How to configure Ghost in a Docker container and setup email

How to configure Ghost in a Docker container and setup email
Photo by Guillaume Bolduc / Unsplash

When setting up a new Portainer instance, the age old saying starts to drift back into my mind: "Well, it works on my machine..." And as I set up my networks inside Portainer and begin setting up other containers, I brush that thought away until I run into a problem. How do you get ghost to work correctly in a Docker container? It seems so simple to install it on the host machine, but it feels 10x more complicated in the docker install.

Problem #1: Database

Sometime last year, the Ghost docker container was updated to use a new database in production: MySQL 8. All of us with SQLite databases connected to our Ghost containers couldn't even get them to boot. Here is a fix to allow the continued use of SQLite as a database for the official Ghost docker instance.

Here is a link to download the picture if you need to enlarge it:

These variables ensure that Ghost will run using a SQLite database as a backend.

Problem #2: Email

There are two types of email that are used in Ghost. The first is the newsletter mass email service that is configured via the Ghost control panel that requires Mailgun. You can find your Mailgun domain and key following the links presented in the control panel pictured below.

The second type of email is transactional email. This is where the challenging part comes in...

When signing up to become a newsletter subscriber, you are emailed a special link with a sign-up button and once you click that you are all set. This method of email is the transactional email service, which requires Ghost to send very few emails comparatively but they need to be delivered quickly and reliably. Usually, these parameters are setup in the config.production.json file, however in Docker, we alter these variables in a different way.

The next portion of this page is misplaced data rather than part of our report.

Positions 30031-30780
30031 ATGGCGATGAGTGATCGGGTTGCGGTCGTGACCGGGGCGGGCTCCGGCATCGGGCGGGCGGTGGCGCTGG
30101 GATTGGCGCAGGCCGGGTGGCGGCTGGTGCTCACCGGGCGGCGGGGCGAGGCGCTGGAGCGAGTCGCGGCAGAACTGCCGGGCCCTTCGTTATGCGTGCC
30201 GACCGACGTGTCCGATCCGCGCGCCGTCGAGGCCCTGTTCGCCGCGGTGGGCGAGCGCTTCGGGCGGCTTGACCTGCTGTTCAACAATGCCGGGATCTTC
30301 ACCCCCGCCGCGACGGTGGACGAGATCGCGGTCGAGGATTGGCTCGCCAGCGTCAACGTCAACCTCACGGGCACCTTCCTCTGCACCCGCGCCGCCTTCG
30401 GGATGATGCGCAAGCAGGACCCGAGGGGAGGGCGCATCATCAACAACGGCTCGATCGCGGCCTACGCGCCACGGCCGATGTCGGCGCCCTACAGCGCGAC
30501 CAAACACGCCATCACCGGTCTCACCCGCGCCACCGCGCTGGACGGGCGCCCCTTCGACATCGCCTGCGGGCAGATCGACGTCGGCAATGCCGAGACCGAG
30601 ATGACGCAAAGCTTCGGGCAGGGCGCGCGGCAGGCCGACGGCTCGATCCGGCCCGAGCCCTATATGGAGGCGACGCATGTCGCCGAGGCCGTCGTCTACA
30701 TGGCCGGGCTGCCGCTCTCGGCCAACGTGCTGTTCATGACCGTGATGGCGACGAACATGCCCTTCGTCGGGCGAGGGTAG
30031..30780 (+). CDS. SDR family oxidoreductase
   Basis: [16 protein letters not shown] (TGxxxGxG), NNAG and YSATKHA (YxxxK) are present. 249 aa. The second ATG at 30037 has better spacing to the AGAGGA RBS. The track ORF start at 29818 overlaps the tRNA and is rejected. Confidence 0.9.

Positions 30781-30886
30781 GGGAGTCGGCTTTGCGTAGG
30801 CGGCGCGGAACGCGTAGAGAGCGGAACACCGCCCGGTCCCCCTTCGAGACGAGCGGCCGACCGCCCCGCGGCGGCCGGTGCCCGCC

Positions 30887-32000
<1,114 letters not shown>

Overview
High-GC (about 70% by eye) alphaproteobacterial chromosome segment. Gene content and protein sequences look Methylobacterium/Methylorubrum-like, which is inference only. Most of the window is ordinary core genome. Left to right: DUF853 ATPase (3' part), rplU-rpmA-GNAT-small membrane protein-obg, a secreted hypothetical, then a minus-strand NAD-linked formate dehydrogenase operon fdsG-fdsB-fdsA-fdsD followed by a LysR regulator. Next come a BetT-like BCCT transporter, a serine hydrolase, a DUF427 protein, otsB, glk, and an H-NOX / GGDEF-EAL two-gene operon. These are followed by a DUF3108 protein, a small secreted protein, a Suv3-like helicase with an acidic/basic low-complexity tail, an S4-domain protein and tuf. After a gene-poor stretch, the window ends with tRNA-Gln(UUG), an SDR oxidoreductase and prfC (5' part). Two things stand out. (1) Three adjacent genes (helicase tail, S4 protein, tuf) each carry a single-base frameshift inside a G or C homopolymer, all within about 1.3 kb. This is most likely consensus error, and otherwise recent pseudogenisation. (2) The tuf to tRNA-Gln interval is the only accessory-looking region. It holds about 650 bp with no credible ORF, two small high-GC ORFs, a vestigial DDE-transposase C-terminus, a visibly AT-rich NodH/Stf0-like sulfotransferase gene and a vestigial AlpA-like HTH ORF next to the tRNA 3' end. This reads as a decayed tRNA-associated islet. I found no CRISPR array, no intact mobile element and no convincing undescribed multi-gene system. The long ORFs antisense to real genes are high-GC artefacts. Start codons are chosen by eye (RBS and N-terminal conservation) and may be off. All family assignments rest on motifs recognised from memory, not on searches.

In the environmental variables file (or the Portainer GUI) there is also a way to change these values. The picture below shows the needed environmental variables for the transactional email service to be used. FYI: in the variables names there are 2 underscores between each name!

Like before, here is a download in case the image is too small:

The transport, host, port, and secure settings can be changed to use whatever service you would like. I have tested it with AWS SES, SendGrid, and Mailgun and all 3 services work. For the mail from address, ensure to change it to your correct contact information but using the same syntax and lettering that I have used to ensure that it shows up correctly on the receiver's email account. Finally, acquire the correct username and password from your mail provider and paste them into the variable value fields, restart Ghost, and you should be off to the races!

If this does not work, carefully check your variables names, values, and your active credentials with your mail provider. This setup is a pain in the beginning, but perfecting this allows you complete control over Ghost in the docker container while providing a full experience for your readers.

Don't believe it works? These are screenshots from my setup. Try it now and sign up for notifications when I post a new article! Thanks for reading, and I hope this helps you fix your Ghost email woes!